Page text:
Myrtle and Charles Fillmore were married in 1881 and settled in Kansas City in 1885 with two young sons.
In Myrtle’s words, “I had all the ills of mind and body that I could bear. Medicine and doctors ceased to give me relief and I was in despair. Along with tuberculosis trouble in my lungs, I had disorders through the abdominal walls. At times hemorrhoids made life miserable for me.”
It was amidst these ills that she and her husband attended a lecture by Christian Science Practitioner, Dr. E. B. Weeks where she heard, “You are a child of God, you do not inherit illness,” words which would become central to her life and work.
“I must have been fully ready,” she wrote, “for it filled and satisfied all empty, hungry longings of my soul. There is nothing in human language able to express the vastness of possibilities, as they unrolled before me.” From that point, she spent hours each day praying, speaking to her body and reading healing stories.
She continues, “My husband continued his business, and at first took little interest in what I was doing. But after a time he became absorbed, too. We began to prosper, a little at a time, and our health continued to improve. Life became sweeter and more interesting, and we began to see a new world.”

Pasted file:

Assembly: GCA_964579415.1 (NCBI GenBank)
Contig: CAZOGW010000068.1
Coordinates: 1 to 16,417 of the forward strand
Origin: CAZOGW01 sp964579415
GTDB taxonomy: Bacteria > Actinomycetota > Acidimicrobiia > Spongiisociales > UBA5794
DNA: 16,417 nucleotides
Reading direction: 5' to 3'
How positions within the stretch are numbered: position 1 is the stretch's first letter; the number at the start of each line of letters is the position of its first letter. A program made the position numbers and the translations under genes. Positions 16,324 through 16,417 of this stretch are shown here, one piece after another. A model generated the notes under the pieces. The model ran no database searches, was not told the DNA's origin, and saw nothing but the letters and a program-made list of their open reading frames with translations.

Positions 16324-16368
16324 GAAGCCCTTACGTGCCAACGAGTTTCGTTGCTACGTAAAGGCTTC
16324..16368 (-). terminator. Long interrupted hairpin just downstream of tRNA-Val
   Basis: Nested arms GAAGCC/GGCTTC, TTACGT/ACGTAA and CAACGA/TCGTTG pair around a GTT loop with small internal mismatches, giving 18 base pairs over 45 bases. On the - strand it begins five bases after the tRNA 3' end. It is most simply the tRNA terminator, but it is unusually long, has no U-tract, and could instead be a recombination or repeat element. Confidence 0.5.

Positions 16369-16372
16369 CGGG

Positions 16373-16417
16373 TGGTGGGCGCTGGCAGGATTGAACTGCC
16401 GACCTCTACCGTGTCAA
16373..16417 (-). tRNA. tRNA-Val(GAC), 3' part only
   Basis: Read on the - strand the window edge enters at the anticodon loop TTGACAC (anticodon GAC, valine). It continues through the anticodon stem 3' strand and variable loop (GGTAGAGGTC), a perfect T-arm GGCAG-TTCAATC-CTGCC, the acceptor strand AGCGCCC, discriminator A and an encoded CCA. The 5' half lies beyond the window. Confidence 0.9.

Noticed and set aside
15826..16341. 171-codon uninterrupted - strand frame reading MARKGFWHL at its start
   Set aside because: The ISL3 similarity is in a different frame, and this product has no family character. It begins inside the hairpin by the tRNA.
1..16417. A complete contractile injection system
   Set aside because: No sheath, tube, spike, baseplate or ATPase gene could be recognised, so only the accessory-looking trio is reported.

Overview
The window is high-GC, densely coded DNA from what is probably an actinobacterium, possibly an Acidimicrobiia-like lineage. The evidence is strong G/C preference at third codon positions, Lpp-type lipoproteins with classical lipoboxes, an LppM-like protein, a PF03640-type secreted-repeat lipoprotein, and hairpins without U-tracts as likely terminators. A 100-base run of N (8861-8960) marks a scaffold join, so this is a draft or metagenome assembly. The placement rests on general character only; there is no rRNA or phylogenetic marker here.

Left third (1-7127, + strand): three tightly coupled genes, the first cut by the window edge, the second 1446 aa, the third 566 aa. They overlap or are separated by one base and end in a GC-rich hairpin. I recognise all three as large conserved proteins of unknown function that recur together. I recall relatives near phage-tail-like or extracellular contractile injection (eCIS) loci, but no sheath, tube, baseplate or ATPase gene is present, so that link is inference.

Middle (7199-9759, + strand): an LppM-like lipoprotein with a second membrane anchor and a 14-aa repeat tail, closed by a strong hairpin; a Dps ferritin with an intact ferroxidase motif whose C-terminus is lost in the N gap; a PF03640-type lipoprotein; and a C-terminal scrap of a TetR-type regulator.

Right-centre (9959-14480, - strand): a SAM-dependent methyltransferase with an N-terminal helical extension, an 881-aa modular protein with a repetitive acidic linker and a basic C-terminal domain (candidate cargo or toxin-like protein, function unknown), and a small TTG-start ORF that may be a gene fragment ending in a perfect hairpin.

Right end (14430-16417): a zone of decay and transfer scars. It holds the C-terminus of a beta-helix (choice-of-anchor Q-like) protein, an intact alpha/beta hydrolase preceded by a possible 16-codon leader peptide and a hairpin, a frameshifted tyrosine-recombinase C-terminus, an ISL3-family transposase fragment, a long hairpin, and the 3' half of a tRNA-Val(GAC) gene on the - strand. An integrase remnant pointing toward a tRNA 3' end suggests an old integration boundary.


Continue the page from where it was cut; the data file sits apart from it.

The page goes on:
Two years later Myrtle turned to Charles and said, “I’m healed and so are you.”
Others noticed what they were experiencing and began to ask questions and to request prayer work, and many of them experienced similar results. They began to invite others to join them in prayer at a specified time every evening, and so were established the roots of the Unity movement.
Unity Village is home to Unity Worldwide Spiritual Institute, charged with perpetuating Charles and Myrtle’s work and beliefs that God is the underlying, unifying reality of all life, that Jesus was an elder way-shower who demonstrated ways of being to which each of us can aspire, that the Bible is one source of spiritual wisdom among many, that sin is to forget our oneness within God, that salvation is to remember, and that heaven and hell are not literal destinations realized at some future point but states of consciousness perpetuated in daily life.
For Myrtle, it was “ills of mind and body.” For you it might be a lingering pattern. It might be a dysfunctional relationship. It might be a financial challenge. It might be a lingering confusion. It might be an unrealized longing.
Regardless of the circumstances, I think Myrtle’s response applies: if you desire a higher expression in life (health, relationship, supply, clarity or creative self-expression):
- Deny an identity rooted in transient experience.
- Affirm an identity rooted in eternal truth.
- Allow this identity to permeate daily life.